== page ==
Take me where it smells of love

I dream of a house that smells of lasagna, coq au vin and mocha cake; a kitchen in which my parents would be busy; dishes au gratin… Clearly, winter is approaching.

Posted yesterday at 8:00 a.m.

There are things that cannot be avoided. Among them: death, silly comments on the internet and, in my case, an autumn craving for soothing foods.

These days, I find myself thinking often about my mom’s baked apples and my dad’s ratatouille. I would pay dearly to go home and find the smell of these dishes again. I came to wonder why we culturally associate fall with comfort food…

“I don’t think it’s an officially documented phenomenon,” laughed Marie-Pierre Gagnon-Girouard. In the same breath, the psychologist added that it is however something that she does observe. (Phew.)

The one who teaches at the University of Quebec at Trois-Rivières specializes in health psychology. During our discussion, she presented me with four hypotheses that could explain our nostalgic relationship to autumn cuisine. If you also dream of rediscovering the scents of your youth, you will certainly find something to understand yourself better in the next lines…

(Understanding each other is the work of a lifetime, but doing it through gastronomy seems a little less heavy to me.)


PHOTO PHILIPPE BOIVIN, ARCHIVES SPECIAL COLLABORATION

The soup… ideal for cold weather

Theory 1: Evolution

It is not so far, the time when we needed a good layer of fat to prepare us for winter, Marie-Pierre Gagnon-Girouard first explained to me. “It was adaptive! And the foods that we consider the most comforting have a high caloric density. »

My mother’s mocha cake, a simple matter of survival.

Autumn would thus guide us towards richer dishes, which is a good thing. Let’s say that leaving the oven when it’s 32°C is a little less adon…

Theory 2: the return to the nest

This time of year can arouse a certain need for security. Not only do we know that the approaching winter has its share of harshness in store for us, but we are also going through a “sad season”, believes the psychologist.


PHOTO STÉPHANE BOURGEOIS, PROVIDED BY MARIE-PIERRE GAGNON-GIROUARD

Psychologist Marie-Pierre Gagnon-Girouard

Autumn is the lack of light, the cold, the grey, depression, seasonal depression… There is a certain withdrawal into oneself. If we need comfort, we can turn to things that made us feel good when we were little.

Marie-Pierre Gagnon-Girouard, psychologist and professor at the University of Quebec at Trois-Rivières

According to Marie-Pierre Gagnon-Girouard, eating is precisely the most effective way to comfort oneself. In fact, we get used to it from childhood. We are rewarded with food, parties come with treats and even the most ordinary dishes are synonymous with appeasement.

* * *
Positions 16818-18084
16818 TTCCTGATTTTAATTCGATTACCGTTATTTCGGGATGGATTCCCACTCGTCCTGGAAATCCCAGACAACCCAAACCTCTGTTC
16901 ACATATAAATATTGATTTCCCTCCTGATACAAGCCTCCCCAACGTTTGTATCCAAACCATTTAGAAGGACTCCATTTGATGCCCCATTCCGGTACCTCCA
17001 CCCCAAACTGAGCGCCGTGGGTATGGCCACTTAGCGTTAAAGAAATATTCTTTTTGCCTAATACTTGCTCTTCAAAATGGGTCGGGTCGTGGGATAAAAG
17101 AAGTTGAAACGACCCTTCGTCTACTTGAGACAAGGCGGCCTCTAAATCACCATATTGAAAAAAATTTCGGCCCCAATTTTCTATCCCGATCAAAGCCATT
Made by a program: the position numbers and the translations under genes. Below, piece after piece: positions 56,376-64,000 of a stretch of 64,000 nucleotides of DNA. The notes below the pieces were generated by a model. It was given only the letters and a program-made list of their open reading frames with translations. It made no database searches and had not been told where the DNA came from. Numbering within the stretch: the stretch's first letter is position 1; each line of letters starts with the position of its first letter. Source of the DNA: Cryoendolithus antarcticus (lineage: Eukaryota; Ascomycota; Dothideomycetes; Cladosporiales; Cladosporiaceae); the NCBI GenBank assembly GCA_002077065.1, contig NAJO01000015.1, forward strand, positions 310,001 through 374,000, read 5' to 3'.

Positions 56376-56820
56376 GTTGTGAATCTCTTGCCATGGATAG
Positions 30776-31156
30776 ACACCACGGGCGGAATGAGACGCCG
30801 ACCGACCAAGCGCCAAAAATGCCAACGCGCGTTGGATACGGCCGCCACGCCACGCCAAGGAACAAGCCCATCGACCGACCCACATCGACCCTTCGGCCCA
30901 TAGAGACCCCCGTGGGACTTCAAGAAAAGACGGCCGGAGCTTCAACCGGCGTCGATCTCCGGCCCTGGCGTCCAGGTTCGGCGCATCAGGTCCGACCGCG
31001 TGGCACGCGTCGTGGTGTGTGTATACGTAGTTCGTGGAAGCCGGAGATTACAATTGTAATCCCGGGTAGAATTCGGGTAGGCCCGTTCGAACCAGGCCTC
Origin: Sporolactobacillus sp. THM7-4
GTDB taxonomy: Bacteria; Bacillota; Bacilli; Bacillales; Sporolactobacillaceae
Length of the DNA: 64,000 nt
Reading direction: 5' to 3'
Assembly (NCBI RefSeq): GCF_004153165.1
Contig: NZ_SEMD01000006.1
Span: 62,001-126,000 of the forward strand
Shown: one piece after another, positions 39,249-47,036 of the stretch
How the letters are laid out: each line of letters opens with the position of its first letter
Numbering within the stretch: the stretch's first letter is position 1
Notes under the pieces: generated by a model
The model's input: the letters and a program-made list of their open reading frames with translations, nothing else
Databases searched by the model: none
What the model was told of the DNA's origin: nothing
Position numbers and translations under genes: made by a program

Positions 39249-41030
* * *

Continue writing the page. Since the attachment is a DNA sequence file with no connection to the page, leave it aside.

I learned a term for this: food neophobia. This is a fear of novelty that many children know well…

“The little ones are very focused on texture,” the psychologist explained to me. They begin to eat with slack. Potatoes and pasta are among the first dishes they learn to like, after compote. Most like spaghetti and shepherd’s pie because it’s easy to chew and therefore super comforting! »

Even as an adult, you can find these dishes soothing – and not only because of their texture: “We are so much in a context of performance, on a daily basis, continues Marie-Pierre Gagnon-Girouard. Looks like shepherd’s pie is the reverse of that. You can’t miss it… Or particularly pass it, notice. »

Goodbye pressure, hello slack.

Theory 3: the power of smell

Our memory is strongly linked to our sense of smell. The smells that rocked our youth have therefore created deep memories. This sensory memory is pure, believes Marie-Pierre Gagnon-Girouard.

Memories of meals from our childhood are especially precious because they take us back to a simpler time.

Marie-Pierre Gagnon-Girouard, psychologist and professor at the University of Quebec at Trois-Rivières

A time when we were certainly experiencing challenges, but where paying school taxes and planning three meals a day were not part of it.

The professor, who teaches psychotherapy of eating behavior, points out another important aspect of our sensory memory: “For many people, eating comes with guilt. The smell does not come with any heaviness. »

Theory 4: The Power of Marketing

If we owe our fall need for comfort food to natural factors, we also owe it to a certain social construction. When you line up at the grocery store, you can see several magazines advocating gourmet cuisine, slow cooker recipes, revisited classics (always easier and faster to execute), etc.

According to Marie-Pierre Gagnon-Girouard, we are not insensitive to this marketing. You end up making associations, which isn’t necessarily bad. As we talk more and more about local food, it is desirable to promote the products offered here…

Squash, potatoes and carrots are abundant, so take advantage of them to recreate a kitchen where it smells of love.

Whatever our motives, there’s nothing wrong with reverting to childhood for a season.

Eating rich and soft will never have made so much sense…

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